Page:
Flash mob surprises Winterfest crowdLUVERNE — Shoppers were shopping or resting their feet, visiting with friends and sampling treats when, what to their wondering ears would they hear? A half-dozen singers spreading holiday cheer!
By: Julie Buntjer, Worthington Daily Globe
LUVERNE — Shoppers were shopping or resting their feet, visiting with friends and sampling treats when, what to their wondering ears would they hear? A half-dozen singers spreading holiday cheer!
But wait, there’s more singers coming — a hundred or more — men and women alike. They’re decking the halls in harmonious delight.
It had been done other places, but never at Winterfest; and, based on reaction, it was simply the best.
Planning for the flash mob — people who come randomly out of a crowd, form a group and entertain through song or dance — began about a year ago with the hope of pulling off the secret plan Saturday morning at the Luverne Elementary School commons. The place was bustling with shoppers visiting the more than 100 craft booths, children taking part in Santa’s Workshop fun, and vendors selling everything from jewelry and gifts to Christmas cookies and holiday decor.
Barb Antoine, choir director at Luverne’s First Presbyterian Church, coordinated the music and assisted the Luverne Area Chamber of Commerce in organizing what may have been southwest Minnesota’s largest flash mob event ever.
Antoine, who was one of the initial people at the front of the commons to begin singing, “Deck the Halls,” had the perfect vantage point to see the audience reaction.
“At first it was, ‘Hmmm, what’s happening here?’ Then, as people started coming forward, I saw smiles start to come out,” said Antoine minutes after the flash mob took place. “I saw people singing with us that weren’t even a part of our group, which is what we had hoped it would do — get people in the spirit.”
Even she was surprised by the number of people who joined in the event, saying she’d hoped to have enough singers to move forward with the plan, and was anticipating about 50 people would participate. She was thrilled when the group met for the first time Saturday morning — just half an hour before they were to perform — and the singers filled the choir room.
“Jane (Wildung-Lanphere, Luverne Chamber director) sent the music out to all of the church choirs and the high school choir,” Antoine said. “We’ve all been practicing a little on our own.”
Antoine selected “Deck the Halls” for the group to perform because most people would be familiar with the tune.
“That’s kind of what this craft show is all about — getting stuff to deck our halls, to decorate our homes,” she added.
In addition to the craft show and Santa’s Workshop events, the Rock County Fine Arts Association hosted the first-ever Winterfest Snowball Cupcake Fine Art Contest. Children and adults were asked to use the confectionary snowball-shaped treats in an artful design, and entries ranged from a choo-choo train made of snowball treats to a snowman, to a rainbow with pink clouds and a trio of women’s high-heeled shoes.
Julia Ferguson, an 11-year-old from Steen, garnered first place in the category of children ages 12 and younger, for her Candy Express entry that contained six snowballs lined up to form a choo-choo train.
“I just was thinking that a train might be cool,” said Ferguson of the design she dreamed up the night before the contest. In addition to the snowballs, she used gummies, coconut, frosting, licorice and sprinkles in her entry, which covered the entire area of a cake pan. Ice cream cones helped to create Christmas trees, reindeer lollipops were incorporated into the scene and a marshmallow guy was added just for fun, she said.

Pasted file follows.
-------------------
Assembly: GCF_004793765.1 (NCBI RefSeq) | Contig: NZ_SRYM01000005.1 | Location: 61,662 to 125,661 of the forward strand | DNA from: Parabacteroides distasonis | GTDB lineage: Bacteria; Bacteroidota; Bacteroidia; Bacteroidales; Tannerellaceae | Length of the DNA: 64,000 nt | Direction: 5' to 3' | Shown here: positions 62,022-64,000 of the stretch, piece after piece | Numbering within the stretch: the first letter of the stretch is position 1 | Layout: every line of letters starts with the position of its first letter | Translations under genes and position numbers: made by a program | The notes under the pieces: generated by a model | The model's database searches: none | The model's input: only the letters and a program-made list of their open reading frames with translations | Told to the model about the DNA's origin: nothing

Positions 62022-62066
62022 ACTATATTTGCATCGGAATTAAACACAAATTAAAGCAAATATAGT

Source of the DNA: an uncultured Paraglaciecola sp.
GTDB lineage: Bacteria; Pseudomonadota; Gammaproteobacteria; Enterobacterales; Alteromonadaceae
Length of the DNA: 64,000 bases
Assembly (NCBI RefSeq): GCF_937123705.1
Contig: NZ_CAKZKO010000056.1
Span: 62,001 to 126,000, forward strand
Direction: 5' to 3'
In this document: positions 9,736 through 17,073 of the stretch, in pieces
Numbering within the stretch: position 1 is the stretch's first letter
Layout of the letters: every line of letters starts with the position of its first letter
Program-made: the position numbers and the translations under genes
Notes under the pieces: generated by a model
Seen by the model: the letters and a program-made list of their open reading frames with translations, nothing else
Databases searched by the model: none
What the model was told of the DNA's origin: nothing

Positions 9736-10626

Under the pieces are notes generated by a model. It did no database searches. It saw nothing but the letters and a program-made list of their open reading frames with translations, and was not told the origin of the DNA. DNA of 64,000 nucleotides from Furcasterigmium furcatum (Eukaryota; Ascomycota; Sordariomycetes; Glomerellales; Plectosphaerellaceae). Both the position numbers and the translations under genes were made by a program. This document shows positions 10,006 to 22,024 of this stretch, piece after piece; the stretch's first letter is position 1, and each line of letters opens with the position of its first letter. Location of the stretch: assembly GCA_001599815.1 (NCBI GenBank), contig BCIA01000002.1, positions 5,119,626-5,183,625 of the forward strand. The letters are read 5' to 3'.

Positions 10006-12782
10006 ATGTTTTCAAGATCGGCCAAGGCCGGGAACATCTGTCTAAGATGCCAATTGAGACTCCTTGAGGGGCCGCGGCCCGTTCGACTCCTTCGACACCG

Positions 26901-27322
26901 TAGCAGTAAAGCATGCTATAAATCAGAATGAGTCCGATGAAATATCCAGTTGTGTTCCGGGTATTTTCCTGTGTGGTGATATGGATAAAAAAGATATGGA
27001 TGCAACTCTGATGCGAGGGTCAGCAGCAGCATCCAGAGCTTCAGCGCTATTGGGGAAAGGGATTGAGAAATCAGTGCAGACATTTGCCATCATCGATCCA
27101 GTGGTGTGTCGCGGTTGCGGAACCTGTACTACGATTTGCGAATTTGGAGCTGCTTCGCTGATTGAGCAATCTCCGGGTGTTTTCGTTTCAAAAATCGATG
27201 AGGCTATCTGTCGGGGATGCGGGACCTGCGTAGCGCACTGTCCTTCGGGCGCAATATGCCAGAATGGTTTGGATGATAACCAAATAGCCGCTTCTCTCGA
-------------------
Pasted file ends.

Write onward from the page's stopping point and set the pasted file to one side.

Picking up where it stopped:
“I’m probably going to take a picture of it and save it for a little while,” she said of her entry. “I just thought it was a really fun experience.”
Ferguson’s younger brother, Kyle, also had an entry in the contest. The 9-year-old planned to build a house with the snowballs, but when it fell apart during construction, he said it looked more like a fort. In addition to four snowballs, his entry included coconut sprinkles, reindeer suckers, marshmallows, frosting and ice cream cones.
Kyle Ferguson wasn’t quite sure about eating his entry after the contest, saying that he might just eat the reindeer suckers.
Brothers Casey, 9, and Carter Sehr, 5, earned second and third place, respectively, in the snowball cupcake contest for their age division. With help from their mom and grandma, the boys decorated their cupcakes in coconut, frosting, pretzels and a few other items.
“I used M&Ms for the eyes and belly buttons,” said Casey, who made a snowman with three snowball cupcakes. The snowman had arms made of pretzels and molded Starburst candies and Airheads for the scarf.
The snowman looked good enough to eat, and Casey thought he might dig into it after the contest — trying, of course, to avoid the coconut.
Carter used one snowball cupcake to make a reindeer — and not just any reindeer, he pointed out.
“It has a red gumdrop for the nose — because it’s Rudolph the red-nosed reindeer!” he said enthusiastically.
Carter said he wanted to save the reindeer, agreeing that perhaps he would leave it out for Santa Claus on Christmas morning.
Winner in the adult division in the Snowball Cupcake contest was Tammy Makram, who made the trio of high-heeled shoes; while winners of the youth contest (ages 12 to 18) were Allison Schandelmeier, first, Evon Prekker, second, and Andrew Prekker, third.
Daily Globe Reporter Julie Buntjer may be reached at 376-7330.